Farming Simulator 19: Fact Sheets #18, 19 & 20

    Another Fact Sheet Friday has arrived, and GIANTS Software is continuing to spoil us with more than the usual 2 sheets, 4 images standard formula that they typically keep to. This week we’ve got 3 fact sheets (spread across 6 images) showing off a total of 11 pieces of machinery! Fact sheets are now being released each week as we approach Farming Simulator 19‘s November 20 release date.

    In case you’ve missed any of the previous fact sheets, you can find them all here:

    This week, we’ve got some equipment you can use for making silage, fertilizing, and transporting various materials. Take a look!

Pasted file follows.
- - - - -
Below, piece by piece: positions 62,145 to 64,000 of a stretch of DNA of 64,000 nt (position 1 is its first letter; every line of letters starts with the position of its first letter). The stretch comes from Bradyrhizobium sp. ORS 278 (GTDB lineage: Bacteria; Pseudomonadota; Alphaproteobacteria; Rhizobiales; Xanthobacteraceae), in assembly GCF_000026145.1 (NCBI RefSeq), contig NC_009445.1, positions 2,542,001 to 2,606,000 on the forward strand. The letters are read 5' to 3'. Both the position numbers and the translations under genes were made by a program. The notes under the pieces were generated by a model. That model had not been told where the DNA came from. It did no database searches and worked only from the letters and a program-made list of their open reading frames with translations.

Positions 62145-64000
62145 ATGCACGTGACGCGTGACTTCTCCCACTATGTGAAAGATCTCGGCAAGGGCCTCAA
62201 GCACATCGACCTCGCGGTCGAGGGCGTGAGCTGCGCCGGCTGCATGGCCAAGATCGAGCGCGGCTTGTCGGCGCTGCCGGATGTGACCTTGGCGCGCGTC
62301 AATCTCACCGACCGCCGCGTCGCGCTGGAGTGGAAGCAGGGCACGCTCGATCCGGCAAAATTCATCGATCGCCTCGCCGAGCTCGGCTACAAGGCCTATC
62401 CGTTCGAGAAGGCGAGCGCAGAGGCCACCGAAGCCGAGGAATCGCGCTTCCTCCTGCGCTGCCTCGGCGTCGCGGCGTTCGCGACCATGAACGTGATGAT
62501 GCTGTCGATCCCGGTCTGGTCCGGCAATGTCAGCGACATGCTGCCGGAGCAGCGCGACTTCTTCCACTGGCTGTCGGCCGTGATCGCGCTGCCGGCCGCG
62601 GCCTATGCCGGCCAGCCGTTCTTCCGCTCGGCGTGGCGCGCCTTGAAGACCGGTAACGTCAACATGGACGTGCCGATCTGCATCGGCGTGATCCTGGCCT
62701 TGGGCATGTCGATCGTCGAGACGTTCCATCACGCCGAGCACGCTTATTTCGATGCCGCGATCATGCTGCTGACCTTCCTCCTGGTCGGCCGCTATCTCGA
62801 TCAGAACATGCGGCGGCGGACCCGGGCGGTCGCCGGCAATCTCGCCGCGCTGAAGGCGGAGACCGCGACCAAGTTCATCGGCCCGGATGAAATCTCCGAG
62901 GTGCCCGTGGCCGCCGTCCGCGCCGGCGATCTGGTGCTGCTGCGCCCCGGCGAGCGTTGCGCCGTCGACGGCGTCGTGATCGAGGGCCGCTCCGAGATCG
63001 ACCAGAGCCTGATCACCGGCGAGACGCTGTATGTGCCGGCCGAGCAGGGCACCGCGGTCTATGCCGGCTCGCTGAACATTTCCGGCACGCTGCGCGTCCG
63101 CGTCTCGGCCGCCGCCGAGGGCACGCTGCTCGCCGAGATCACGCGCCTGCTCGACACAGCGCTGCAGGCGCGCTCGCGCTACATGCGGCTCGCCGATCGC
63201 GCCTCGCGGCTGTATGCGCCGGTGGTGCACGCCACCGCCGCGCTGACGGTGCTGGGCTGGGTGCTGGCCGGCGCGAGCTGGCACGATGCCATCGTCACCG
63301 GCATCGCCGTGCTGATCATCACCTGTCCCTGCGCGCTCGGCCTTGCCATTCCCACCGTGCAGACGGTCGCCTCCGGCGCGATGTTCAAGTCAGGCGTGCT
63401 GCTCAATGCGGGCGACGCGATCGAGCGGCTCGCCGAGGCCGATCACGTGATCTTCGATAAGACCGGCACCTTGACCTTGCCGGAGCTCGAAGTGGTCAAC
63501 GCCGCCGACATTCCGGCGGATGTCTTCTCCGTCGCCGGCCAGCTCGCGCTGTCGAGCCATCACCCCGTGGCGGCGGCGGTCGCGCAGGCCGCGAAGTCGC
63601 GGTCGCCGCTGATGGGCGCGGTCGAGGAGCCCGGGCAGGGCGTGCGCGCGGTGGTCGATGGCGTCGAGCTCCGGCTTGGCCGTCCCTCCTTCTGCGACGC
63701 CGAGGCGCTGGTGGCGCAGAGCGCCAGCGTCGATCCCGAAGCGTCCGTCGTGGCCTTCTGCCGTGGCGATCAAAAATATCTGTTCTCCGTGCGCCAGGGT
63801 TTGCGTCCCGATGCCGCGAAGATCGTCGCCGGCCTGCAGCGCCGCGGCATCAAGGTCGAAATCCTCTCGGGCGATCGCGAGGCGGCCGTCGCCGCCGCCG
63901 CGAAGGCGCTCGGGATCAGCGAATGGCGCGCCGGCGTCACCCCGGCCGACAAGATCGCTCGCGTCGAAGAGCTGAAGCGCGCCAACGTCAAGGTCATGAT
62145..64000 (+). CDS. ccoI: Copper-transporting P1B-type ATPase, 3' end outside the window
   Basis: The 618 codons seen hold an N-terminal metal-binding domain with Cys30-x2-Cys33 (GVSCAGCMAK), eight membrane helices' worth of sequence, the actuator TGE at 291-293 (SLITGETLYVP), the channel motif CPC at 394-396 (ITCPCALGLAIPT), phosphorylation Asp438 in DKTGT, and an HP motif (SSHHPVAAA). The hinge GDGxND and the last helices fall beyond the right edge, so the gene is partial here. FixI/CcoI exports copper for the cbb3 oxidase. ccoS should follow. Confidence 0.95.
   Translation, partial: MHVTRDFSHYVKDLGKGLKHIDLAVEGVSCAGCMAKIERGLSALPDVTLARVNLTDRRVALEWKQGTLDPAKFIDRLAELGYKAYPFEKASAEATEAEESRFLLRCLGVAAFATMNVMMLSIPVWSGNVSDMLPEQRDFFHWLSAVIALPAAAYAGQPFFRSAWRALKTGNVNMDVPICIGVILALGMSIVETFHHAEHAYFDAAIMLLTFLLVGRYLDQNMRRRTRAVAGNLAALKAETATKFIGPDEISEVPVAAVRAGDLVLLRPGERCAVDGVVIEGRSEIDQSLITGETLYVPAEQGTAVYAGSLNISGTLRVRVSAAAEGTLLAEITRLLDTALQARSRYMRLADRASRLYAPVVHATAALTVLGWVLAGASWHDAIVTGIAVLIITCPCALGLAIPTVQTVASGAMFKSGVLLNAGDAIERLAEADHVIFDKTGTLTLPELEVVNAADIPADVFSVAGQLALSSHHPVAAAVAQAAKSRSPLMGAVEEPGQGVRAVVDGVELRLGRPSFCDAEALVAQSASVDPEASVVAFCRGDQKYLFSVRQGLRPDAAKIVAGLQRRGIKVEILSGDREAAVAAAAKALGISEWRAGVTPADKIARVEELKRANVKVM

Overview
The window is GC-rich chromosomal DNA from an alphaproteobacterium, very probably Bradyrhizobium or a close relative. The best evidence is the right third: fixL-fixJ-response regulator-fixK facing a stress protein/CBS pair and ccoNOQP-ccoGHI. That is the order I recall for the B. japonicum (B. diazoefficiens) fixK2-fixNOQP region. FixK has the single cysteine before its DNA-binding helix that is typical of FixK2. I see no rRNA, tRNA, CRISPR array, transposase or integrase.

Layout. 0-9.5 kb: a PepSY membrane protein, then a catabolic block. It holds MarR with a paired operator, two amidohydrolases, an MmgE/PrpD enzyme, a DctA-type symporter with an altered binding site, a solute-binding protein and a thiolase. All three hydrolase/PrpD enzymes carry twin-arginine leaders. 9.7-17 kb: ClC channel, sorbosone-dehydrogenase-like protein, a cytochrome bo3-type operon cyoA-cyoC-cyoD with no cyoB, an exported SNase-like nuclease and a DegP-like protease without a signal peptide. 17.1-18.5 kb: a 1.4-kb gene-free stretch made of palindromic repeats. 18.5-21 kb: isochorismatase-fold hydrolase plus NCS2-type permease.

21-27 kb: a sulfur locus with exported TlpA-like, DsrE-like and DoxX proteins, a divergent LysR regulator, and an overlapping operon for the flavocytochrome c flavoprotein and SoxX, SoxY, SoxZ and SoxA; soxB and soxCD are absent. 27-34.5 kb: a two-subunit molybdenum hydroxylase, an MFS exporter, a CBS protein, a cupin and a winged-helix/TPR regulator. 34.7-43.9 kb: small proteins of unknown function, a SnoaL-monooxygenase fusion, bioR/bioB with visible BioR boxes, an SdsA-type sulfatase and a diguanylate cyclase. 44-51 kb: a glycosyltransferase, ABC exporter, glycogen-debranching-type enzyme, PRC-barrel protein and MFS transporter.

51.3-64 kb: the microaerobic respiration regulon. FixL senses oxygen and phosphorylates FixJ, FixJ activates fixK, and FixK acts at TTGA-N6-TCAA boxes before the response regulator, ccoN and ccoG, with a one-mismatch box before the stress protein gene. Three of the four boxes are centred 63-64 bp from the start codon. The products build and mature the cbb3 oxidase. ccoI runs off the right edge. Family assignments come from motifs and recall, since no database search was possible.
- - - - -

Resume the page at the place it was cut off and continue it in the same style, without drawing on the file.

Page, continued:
Fact Sheet #18A gets up close with the New Holland FR780 forage harvester and 300FP header:

    The New Holland FR780 forage harvester is a beast of a machine, boasting 775 horsepower. There’s no doubt that it will make quick work of any field, whether it’s corn or cut grass. Players will be able to choose whether they want their FR780 with standard or wide tires, with a starting price of $364,000. Seasoned players know that this machine will pay itself off in no time, given the relatively high return that is typically seen on silage (and also the high return on the use of silage for feeding cows).

    The fact sheet shows the 300FP header picking up a row of grass and feeding it into the chopper. I’m sure that at the very least we’ll also see a corn header for the FR780, so that it can be used for either grass or corn silage. But a forage harvester needs something to be on the receiving end of the chaff it spits out, and in this case it’s…

    Fact Sheet #18B shows us the JCB Fastrac 8330 and Krampe KS 950 trailer: